1955 Cessna 170B (wife taught me to fly tailwheel in this)

And present...
64 Mooney M20E ("Rambo". My faithful steed for over 40 years) Over 55 years old, and just returned from a trip to Argentina in him
Newest in the fleet
1967 Piper Super Cub on Wipline amphibious floats (a true "all terrain vehicle")
2010 Triumph Thunderbird


You can snap roll an Alfa only one time...

Last edited by DPeterson3; 01-08-2018 at 08:57 PM.
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post #79 of 1015 (permalink) Old 01-09-2018, 06:30 AM
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Don - I found the same rubber/foam strips in the door opening (your 2nd picture), mine were covered in paint from previous resprays so I assumed that they were original, presumably to keep the rain out.

The teardown phase is always fun, glad you're not finding much rust.

83 GTV6 (RHD), 60 Touring 2000 Spider and 59 Giulietta Spider race car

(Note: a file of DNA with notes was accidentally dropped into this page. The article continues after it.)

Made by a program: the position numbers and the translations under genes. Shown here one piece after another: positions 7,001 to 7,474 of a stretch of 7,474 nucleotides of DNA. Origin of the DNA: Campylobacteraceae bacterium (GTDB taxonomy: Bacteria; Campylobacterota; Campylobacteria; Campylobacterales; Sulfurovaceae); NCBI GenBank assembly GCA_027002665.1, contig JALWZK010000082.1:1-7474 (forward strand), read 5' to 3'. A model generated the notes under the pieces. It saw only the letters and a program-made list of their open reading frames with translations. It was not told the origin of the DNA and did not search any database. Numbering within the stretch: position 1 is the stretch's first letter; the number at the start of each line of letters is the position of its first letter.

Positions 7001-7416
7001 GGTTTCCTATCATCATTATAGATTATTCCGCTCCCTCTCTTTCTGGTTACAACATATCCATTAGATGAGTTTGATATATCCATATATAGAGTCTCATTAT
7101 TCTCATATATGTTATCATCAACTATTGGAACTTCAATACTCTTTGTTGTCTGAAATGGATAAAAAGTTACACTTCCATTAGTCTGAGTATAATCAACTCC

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post #80 of 1015 (permalink) Old 01-09-2018, 07:18 AM Thread Starter
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Another change from the '59 is a drain tube that extends down from the bottom of the windshield side uprights through a dimpled hole in the plate that covers the upright attachment nuts. I don't know that I would have guessed a lot of water would accumulate in the area under the upright, but perhaps, by 1960, Touring was already receiving numerous complaints about factory-original rust and felt they needed to make a visible effort.

Nah. Probably not.

Don P
Carson City, NV

Past Alfas...
59 102 Touring (first Alfa $500 running)
65 Sprint GT (2nd Alfa, $500 daily driver)